Since: Jan 14

Location hidden

#3 Jul 15, 2014
L2: Not a fake letter. This is a constant problem in grocery stores. But it's not about adults getting hurt, it's about the kid who running around.

Case in point: 3yo running along the refrigeration cases. When I went to open the door I saw him just before I opened it. If I had not then he would have run into the door. Guess who would have been blamed when he got hurt. Because I did say move to the kid and mama who wasn't paying attention to him lit into me for "yelling" at her kid, I didn't. Said he's just a kid. When I brought the other scenario to her attention she just walked away. This is not a MYOB situation.

“I Am Mine”

Since: Dec 08

Location hidden

#4 Jul 15, 2014
LW2: Go f yourself. You technophobes are annoying as hell. You wanna keep your phone in your purse? Have at it. But taking it out or not has nothing to do with whether or not you let your kids run wild. I watch my kids like a drill sergeant yet I have my phone out every time I'm in the store. You know why? CAUSE I HAVE MY SHOPPING LIST ON IT! Quit blaming technology for every f'n problem you see and assuming it must be the cause since you shun technology and you're perfect. C@#+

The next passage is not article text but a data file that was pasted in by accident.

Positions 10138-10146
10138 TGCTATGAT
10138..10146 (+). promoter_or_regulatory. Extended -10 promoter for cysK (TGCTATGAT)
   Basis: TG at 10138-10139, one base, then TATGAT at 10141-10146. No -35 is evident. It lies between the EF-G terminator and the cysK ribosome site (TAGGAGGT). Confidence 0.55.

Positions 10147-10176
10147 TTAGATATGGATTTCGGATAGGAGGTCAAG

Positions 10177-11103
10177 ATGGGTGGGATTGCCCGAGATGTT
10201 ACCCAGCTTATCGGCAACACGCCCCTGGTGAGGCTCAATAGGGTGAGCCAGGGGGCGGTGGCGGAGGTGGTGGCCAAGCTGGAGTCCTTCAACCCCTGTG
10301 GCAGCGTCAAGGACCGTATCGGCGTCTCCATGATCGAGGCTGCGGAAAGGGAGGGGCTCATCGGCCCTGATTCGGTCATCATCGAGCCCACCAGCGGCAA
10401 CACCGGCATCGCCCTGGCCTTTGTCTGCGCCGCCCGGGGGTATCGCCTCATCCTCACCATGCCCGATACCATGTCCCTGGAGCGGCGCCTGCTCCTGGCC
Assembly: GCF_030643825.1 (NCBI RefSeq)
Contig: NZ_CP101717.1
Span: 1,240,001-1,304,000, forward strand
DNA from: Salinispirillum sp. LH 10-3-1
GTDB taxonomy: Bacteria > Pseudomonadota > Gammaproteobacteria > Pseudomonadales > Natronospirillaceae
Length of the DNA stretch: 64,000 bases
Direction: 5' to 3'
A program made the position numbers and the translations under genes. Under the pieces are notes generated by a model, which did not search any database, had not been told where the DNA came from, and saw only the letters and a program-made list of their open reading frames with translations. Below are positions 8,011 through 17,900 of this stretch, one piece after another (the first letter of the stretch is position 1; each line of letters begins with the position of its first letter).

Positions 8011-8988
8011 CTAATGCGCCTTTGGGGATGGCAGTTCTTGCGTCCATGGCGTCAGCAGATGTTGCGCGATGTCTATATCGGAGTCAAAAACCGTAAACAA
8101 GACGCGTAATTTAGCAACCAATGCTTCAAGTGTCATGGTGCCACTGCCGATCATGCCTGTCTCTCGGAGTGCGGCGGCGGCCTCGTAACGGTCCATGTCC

Toj

“Where is Everyone?”

Since: Jul 12

Location hidden

#5 Jul 15, 2014
L1: It's not a contest about who is the better parent. You already won that contest. Be vigilant that he does not get abused but be cautious that you keep what you tell him at his level. He'll probably figure it out when he's older.

L2: When I was a kid, I remember other kids getting to run around the stores and I had to stay by the cart. So, no -- it's not generational and it's not the technology. Some parents do not watch their kids properly.
boundary painter

San Antonio, TX

#6 Jul 15, 2014
Glance into LW1's future:
(a) Jeff will be appeased if she lets him write to his father and gently